Figure 3a–e shows that the curve of the variance increases about the boundary of the semiconductor medium beginning from a maximum point, and after some distance, it begins to decrease and finally coincides with the zero line (equilibrium case). Figure 3b–d about the boundary begins from zero; then increases to the highest point, then goes to zero to coincide with -axis. From this category, all the deterministic fields distribution first differs greatly from the stochastic temperature distribution over various sample paths before they eventually coincide entirely. On the other hand, all the deterministic and stochastic field distribution is continuous overall the distance. Around the boundary, there is a noticeable difference between the deterministic and stochastic distributions over distinct sample paths, which later corresponds with the deterministic distribution.
A photo-thermoelastic problem was solved for two types of boundary conditions, namely, the deterministic and stochastic types. The white noise stochastic process was chosen as the most common type. It was found that the mean of the stochastic solution coincides with the deterministic solution for all functions considered. It was also found that the deviation of the stochastic solution from its mean decreases with the distance from the bounding plane, which is the source of the noise. The fluctuations in the solution due to the noise on the boundary travel inside the medium with a finite speed, as is the case for the deterministic waves which travel inside the medium with a finite speed. From numerical results, it is clear that all the deterministic field variables are matched with the corresponding results reported by Sherief , and this validates the present work. This physical-mathematical model may be utilized to raise semiconductor material manufacturing effectiveness and product quality. The examination and findings in this paper will be crucial for understanding how semiconductors like diodes and triodes are used in contemporary electronics.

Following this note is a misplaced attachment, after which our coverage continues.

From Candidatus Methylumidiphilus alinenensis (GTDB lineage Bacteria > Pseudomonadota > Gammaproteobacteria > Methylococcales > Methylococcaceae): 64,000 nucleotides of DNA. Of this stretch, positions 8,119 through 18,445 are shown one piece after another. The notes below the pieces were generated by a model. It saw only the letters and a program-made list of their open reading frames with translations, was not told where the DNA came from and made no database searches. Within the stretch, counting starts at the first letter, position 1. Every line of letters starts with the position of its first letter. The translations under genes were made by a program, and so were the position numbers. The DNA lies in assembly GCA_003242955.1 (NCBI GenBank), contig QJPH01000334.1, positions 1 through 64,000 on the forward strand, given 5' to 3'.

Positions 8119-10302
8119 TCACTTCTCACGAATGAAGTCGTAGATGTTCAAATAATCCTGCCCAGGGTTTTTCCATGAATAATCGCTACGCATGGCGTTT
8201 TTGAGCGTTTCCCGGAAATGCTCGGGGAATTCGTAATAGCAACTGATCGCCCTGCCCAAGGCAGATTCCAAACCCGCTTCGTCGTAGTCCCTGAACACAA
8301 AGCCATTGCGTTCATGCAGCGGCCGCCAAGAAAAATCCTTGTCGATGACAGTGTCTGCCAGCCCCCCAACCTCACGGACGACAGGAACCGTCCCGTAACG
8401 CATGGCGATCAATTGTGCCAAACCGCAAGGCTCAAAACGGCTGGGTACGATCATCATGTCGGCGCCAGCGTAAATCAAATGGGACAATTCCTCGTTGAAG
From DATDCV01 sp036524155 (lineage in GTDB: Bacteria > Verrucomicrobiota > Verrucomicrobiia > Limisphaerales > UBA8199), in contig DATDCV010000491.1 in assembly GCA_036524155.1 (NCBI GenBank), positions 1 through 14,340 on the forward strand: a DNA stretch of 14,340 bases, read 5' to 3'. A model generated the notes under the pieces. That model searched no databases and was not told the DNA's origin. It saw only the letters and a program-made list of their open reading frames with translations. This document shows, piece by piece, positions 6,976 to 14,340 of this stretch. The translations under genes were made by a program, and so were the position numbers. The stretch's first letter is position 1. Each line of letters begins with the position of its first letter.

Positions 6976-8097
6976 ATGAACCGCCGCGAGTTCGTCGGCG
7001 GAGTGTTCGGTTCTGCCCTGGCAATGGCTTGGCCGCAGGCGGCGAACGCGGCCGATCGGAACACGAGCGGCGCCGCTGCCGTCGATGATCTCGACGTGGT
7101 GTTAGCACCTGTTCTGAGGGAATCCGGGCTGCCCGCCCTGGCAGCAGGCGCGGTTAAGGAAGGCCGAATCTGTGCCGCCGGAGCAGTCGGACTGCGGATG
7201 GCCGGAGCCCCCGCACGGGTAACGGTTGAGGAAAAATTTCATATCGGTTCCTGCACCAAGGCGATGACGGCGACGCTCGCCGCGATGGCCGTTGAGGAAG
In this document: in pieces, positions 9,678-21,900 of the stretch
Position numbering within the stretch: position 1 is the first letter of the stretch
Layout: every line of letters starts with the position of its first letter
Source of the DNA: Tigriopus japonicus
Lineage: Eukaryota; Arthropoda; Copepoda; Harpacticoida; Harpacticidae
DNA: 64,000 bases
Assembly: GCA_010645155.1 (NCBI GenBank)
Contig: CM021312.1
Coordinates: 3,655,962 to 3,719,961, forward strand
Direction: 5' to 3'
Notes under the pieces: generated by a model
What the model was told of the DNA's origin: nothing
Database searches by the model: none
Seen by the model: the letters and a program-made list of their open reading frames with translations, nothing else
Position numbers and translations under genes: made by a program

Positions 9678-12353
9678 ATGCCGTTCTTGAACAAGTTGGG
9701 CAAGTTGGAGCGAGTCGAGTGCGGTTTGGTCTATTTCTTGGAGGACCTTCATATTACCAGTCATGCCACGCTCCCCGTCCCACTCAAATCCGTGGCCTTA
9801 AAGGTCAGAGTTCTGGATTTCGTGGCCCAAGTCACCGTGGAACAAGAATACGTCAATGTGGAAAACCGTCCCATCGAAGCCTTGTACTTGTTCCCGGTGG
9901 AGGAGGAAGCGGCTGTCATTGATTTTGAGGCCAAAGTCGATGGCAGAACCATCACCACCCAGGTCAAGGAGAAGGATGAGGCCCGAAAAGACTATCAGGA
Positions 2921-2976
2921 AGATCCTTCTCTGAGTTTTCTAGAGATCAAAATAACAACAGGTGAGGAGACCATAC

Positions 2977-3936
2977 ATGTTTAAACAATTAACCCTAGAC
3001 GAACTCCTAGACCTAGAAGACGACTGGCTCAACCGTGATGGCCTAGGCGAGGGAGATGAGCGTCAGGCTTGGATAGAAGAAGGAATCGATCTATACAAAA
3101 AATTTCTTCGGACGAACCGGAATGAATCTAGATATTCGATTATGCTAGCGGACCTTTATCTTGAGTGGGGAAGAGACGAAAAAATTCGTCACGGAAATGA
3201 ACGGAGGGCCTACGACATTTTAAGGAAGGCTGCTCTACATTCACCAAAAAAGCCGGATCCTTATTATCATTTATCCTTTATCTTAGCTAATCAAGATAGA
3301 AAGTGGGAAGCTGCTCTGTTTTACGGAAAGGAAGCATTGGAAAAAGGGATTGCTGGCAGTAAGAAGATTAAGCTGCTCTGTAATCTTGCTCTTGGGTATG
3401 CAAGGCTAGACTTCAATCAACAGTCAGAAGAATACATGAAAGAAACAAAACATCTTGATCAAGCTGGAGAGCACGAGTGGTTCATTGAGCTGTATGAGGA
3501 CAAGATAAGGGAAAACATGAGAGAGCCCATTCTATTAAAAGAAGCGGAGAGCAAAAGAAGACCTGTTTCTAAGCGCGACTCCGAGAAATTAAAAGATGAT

K.L.: conceptualization, methodology; A.A.E.-B.: software, data curation; A.A. (Abdelaala Ahmed): writing—original draft preparation; R.S.T.: supervision, visualization; A.A. (Abdulaziz Alenazi): investigation, software, validation; A.A. (Abdelaala Ahmed): writing—reviewing and editing. All authors have read and agreed to the published version of the manuscript.
This research received no external funding.
Data Availability Statement
The information applied in this research is ready from the author at request.
Conflicts of Interest
The authors have declared that no competing interests exist.